My intimate relationship with Jesus was born out of a lot of personal suffering.  Some of the pain came out of my own sin and folly and some of it came Job-like out of the blue. I have incurred some major crippling losses in my life including the death of a child. I realize now that some of those hard times were acts of mercy – losing what was precious to me at the time but not losing everything as I rightly deserved.  These and other losses helped me to see that mercy and grace were always there with me. And because the weight of what I was dealing with was so enormous I could finally feel God’s hand beneath me. With this safety net underneath I began to cast out my fear.  I was able to give up my sin, my shame and my anger. I began to have mercy on my self and toward others. All of this past reflection brings me to my current view of capital punishment:  no capital punishment, no death penalty.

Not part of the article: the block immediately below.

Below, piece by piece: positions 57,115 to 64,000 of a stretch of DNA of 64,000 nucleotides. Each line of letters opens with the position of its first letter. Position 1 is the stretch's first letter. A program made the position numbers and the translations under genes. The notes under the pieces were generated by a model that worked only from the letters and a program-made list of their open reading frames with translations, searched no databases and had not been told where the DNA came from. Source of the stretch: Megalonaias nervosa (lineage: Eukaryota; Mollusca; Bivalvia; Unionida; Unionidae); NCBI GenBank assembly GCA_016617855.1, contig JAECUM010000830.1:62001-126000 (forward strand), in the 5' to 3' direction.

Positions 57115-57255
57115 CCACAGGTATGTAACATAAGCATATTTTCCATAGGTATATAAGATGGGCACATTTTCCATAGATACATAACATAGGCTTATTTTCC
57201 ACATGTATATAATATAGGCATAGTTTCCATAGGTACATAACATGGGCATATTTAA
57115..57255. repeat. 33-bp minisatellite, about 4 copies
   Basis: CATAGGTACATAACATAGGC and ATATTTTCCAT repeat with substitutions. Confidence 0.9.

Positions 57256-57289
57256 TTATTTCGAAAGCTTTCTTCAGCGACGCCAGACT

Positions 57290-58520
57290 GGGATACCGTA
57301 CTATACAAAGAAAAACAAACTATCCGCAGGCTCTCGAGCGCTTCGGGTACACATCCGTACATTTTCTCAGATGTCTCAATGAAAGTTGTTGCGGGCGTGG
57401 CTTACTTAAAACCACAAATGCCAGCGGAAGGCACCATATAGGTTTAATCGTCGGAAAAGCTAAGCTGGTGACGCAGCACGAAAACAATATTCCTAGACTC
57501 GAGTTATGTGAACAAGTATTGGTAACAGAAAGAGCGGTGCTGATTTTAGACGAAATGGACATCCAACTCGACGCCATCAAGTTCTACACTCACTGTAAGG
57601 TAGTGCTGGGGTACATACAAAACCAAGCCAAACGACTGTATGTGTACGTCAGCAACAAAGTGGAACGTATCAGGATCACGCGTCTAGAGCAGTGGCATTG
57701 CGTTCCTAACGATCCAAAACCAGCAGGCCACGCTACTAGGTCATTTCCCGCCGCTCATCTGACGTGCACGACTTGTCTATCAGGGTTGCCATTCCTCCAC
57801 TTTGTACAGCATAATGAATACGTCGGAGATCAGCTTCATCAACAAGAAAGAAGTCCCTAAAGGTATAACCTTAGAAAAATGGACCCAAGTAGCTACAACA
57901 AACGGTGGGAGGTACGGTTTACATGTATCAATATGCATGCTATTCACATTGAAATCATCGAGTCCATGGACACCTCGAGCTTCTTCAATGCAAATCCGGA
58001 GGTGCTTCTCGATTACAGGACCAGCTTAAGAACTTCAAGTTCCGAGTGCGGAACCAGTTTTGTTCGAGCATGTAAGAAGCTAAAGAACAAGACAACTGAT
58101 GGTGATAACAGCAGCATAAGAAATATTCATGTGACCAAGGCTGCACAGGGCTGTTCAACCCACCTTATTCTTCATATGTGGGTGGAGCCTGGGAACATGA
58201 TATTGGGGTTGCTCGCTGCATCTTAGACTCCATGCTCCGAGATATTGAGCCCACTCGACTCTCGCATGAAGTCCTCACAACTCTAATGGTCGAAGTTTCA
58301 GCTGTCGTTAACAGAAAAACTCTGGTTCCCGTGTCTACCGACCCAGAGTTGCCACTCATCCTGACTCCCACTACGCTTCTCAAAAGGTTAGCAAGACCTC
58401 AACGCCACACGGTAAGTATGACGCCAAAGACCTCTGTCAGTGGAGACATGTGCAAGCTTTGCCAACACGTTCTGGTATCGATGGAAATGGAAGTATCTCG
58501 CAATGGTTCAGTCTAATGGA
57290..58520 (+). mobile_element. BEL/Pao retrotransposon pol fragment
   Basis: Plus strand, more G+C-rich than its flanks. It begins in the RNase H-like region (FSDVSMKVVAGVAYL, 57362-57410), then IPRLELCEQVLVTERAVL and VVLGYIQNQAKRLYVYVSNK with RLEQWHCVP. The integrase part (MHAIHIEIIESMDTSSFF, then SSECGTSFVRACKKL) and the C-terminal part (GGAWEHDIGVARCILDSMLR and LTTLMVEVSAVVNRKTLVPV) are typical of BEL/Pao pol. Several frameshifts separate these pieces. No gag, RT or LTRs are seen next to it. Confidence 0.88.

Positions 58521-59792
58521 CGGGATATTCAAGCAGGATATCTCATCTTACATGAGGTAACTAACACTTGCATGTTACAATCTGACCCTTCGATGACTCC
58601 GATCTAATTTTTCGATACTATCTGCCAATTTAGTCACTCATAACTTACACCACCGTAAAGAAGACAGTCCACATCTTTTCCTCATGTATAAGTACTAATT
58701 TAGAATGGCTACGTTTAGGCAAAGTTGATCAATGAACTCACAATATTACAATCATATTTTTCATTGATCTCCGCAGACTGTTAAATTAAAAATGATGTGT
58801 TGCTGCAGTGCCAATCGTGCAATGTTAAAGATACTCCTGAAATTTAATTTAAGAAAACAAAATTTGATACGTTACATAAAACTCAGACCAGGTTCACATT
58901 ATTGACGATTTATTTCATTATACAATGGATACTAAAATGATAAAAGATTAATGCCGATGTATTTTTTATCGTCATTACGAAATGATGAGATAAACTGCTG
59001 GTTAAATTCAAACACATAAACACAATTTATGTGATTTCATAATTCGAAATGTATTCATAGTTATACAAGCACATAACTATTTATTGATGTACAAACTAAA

Without going into balance sheet retribution or what’s owed to society or to the victim’s rights or into capital punishment as a crime deterrent or into the enormous cost of operating the penal system I simply believe that every person should be shown mercy, whether they are in the womb (the most innocent) or on death row (the most guilty).

Mercy is not the absence or negation of justice. Mercy is the outcome of justice which acknowledges the wrong-doing before both parties (the perpetrator and the victim) and demands retribution. But instead of giving the criminal what he fully deserves mercy, instead, hands the perpetrator the noose of time.

“Surely goodness and mercy shall follow me all the days of my life.” I believe these OT words from Psalm 23 accord with a New Testament (NT) response to man’s violence against his brother:  a perpetrator of a crime and the victim may both find goodness and mercy if they turn to God’s Truth – Jesus Christ. The eye for eye retributive justice of the Old Testament has been replaced by a NT call to a relationship with Jesus Christ:  goodness and mercy incarnate.